LONDON — The first United States government shutdown in 17 years weakened the dollar yesterday, sending it to an eight-month low against the euro, but otherwise left equity and debt markets little changed.
Investors tended to view the shutdown as temporary, and also as something that may further delay the US Federal Reserve’s plans to start closing downs its monetary stimulus.
US Federal government agencies have been directed to cut back services after lawmakers failed to pass a temporary spending bill before a midnight deadline, threatening the salaries of around a million workers.
“No one really knows when they are going to get their act together, so you would have thought there would have been more of a reaction than there has been,” said Greg Matwejev, director of FX Hedge Fund Sales and Trading at Newedge.
The dollar was bearing the brunt of the response, falling to a one-and-a-half-year low against the safe-haven Swiss franc and an eight-month low against a basket of major currencies . The weakness lifted the euro to an eight-month high of $1,3589.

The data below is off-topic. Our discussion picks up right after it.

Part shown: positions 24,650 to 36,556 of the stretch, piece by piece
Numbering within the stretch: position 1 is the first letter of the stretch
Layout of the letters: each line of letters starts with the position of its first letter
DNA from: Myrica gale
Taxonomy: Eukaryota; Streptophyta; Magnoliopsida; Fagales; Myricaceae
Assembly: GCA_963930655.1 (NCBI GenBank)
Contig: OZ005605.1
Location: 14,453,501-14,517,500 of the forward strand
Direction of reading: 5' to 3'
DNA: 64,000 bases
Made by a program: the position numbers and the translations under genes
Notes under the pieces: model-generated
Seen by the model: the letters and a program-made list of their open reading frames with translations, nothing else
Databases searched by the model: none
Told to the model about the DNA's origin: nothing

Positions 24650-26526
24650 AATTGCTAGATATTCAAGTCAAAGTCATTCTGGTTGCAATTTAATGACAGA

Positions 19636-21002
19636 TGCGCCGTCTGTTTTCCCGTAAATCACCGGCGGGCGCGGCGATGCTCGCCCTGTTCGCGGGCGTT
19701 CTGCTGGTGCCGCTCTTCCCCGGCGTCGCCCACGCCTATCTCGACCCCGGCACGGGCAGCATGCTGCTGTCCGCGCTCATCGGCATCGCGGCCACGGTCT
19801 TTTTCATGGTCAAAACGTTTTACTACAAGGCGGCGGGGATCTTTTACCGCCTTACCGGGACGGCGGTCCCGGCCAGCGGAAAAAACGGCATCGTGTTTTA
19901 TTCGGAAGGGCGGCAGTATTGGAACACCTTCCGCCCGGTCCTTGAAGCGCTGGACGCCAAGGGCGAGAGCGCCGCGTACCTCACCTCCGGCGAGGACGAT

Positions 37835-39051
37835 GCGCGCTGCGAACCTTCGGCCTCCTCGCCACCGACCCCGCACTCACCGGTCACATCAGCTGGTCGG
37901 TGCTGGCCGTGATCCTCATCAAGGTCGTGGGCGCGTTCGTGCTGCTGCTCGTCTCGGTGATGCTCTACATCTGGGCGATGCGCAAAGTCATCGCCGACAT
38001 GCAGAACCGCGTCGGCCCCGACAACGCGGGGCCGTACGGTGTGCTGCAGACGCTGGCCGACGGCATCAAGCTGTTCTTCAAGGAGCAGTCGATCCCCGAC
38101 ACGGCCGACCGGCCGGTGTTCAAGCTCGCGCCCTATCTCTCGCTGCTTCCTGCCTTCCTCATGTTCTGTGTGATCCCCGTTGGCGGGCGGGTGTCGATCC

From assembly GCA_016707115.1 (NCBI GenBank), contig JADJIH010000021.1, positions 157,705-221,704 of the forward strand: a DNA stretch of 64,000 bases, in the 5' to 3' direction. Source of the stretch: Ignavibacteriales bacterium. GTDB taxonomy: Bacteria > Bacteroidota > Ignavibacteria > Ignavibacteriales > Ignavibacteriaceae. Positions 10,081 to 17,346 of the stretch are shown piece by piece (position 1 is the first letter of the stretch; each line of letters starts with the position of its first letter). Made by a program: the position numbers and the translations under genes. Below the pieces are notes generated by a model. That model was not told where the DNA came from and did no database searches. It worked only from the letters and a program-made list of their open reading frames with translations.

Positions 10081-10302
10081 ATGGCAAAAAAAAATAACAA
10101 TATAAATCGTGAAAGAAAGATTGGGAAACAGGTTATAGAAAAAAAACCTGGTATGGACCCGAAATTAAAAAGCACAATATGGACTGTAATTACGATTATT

However, MSCI’s world equity index, tracking shares in 45 countries, had gained 0,2% by mid-morning in Europe, although this followed its biggest daily fall of September on Monday as investors anticipated the shutdown.
Europe’s broad FTSEurofirst 300 index inched up 0,25%, but was still near a three-week low. US stock index futures pointed to gains when Wall Street opens with the broad S&P stock contract edging up 0,4%.
“The US shutdown is a central point for the markets, but as long as the hope for just a temporary shutdown exists, it will not be a strong burden for equities,” Christian Stocker, equity strategist at UniCredit said.
A bigger issue facing investors is the US shutdown’s implications for this month’s negotiations on raising the US government’s $16,7 trillion borrowing limit, needed to avoid a default on its outstanding debt mountain.
Markets were also absorbing mixed readings on economic activity across the manufacturing sector for September and an announcement of a $50 billion stimulus package in Japan, designed to offset the impact of a sales tax hike next April.
Japan’s move came after a closely-watched central bank survey showed sentiment among domestic manufacturer’s had improved sharply in the three months to September to reach a near six-year high.
A separate euro zone factory activity survey revealed growth, albeit at a slower pace than previously.
In China, factories expanded only slightly last month, raising questions over the strength of its nascent recovery.